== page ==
In a dusty, dog-hair-strewn world of silent, super-smart canines, lies one of the nation's fastest growing hobbies according to the Wall Street Journal. It's herding sheep with so-called "working dogs" - border collies and Australian shepherds known for speed and brainpower.
Recalling that there's nothing more frustrated than an unemployed working dog, I was reminded of some of my friends, now retired, who experienced the same level of frustration.
The personification of that "unemployed working dog" is my friend Bud MacKenzie, a semi-retired lawyer in Lafayette, who decided after having had brain surgery in 2003, to go start a school from scratch in Afghanistan. He knew nothing and nobody. All he needed to hear was that a school teacher in Afghanistan made about $30 a month and that it would cost about $20,000 to actually build a school.
About seven years later, after countless trips to that challenging country, Bud's efforts have resulted in an organization called Trust in Education that solicits funds in part from Bay Area school children and then builds and operates schools in Afghanistan.
How badly are these schools needed? Well for openers, the New York Times just reported that the security force that Afghanistan is building is hampered by the fact that only 10 percent of the men they hire can read or write. Policemen who cannot read an automobile license plate are sent out on the streets after a few months of training. And this is from a pool of males that would have been allowed to go to school if any had existed. By comparison, the female population is in the dark ages.
In this country, retirees with plenty of energy left can find lots to do to make themselves useful. Sharing business experience and organizational skills with the world of nonprofit organizations generates substantial value. In a small nonprofit organization, there is the satisfaction of a direct cause-and-effect relationship between the work at hand and the impact of the result - a quality often lacking in large organizations where many spent their professional lives. The only downside is that nonprofits can, in some cases, get very political because "there is so little at stake." Be that as it may, the channeling of professional skills into nonprofits can be energizing for all parties.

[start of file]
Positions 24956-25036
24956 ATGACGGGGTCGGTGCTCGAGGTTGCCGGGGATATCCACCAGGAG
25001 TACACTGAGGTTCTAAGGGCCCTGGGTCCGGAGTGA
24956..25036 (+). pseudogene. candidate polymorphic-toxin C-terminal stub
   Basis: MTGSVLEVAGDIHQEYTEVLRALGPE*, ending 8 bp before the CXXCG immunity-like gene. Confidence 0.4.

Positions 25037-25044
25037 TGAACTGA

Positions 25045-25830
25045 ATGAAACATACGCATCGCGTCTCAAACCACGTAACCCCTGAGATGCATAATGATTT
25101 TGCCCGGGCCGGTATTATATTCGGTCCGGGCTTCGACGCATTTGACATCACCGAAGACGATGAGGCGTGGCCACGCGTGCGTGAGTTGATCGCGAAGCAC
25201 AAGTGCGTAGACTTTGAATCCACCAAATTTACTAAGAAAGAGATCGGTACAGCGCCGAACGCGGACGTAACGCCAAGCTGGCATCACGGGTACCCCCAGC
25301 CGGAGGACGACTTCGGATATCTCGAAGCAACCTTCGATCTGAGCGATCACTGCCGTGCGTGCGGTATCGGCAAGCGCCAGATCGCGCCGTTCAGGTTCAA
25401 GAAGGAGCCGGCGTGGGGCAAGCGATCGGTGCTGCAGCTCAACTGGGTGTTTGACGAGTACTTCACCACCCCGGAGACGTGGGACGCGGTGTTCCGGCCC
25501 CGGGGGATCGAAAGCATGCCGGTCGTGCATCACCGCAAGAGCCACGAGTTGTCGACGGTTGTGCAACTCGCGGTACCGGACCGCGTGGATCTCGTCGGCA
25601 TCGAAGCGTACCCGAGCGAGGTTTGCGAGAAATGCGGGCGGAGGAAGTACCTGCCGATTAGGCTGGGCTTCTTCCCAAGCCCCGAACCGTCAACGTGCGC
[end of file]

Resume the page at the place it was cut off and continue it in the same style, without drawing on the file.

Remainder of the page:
But, getting back to Bud: Apart from the education projects, there is also an agricultural side of Trust in Education that provides seedlings for fruit trees and helps farmers develop better crops. The subtext of this ancillary effort is to gain better support for the school projects that meet continual resistance from male village elders. What Bud recognized early in his experience is that the huge amount of money funneled through government programs has trouble making it all the way down the food chain to where it will do some good.
"Do you have anywhere to go today?" If your spouse asks that question at the breakfast table once too often, a retiree feeling time hanging heavy in his or her hands might do well to think about what can be created out of nothing. Someone like Bud MacKenzie reinventing himself as the "Charlie Wilson of Lafayette" is probably beyond what most of us would consider, but short of that extreme, there's plenty of excitement out there in the non-profit community. So, go make it happen.
You can contact Trust in Education 925-299-2010. They deserve your time and money.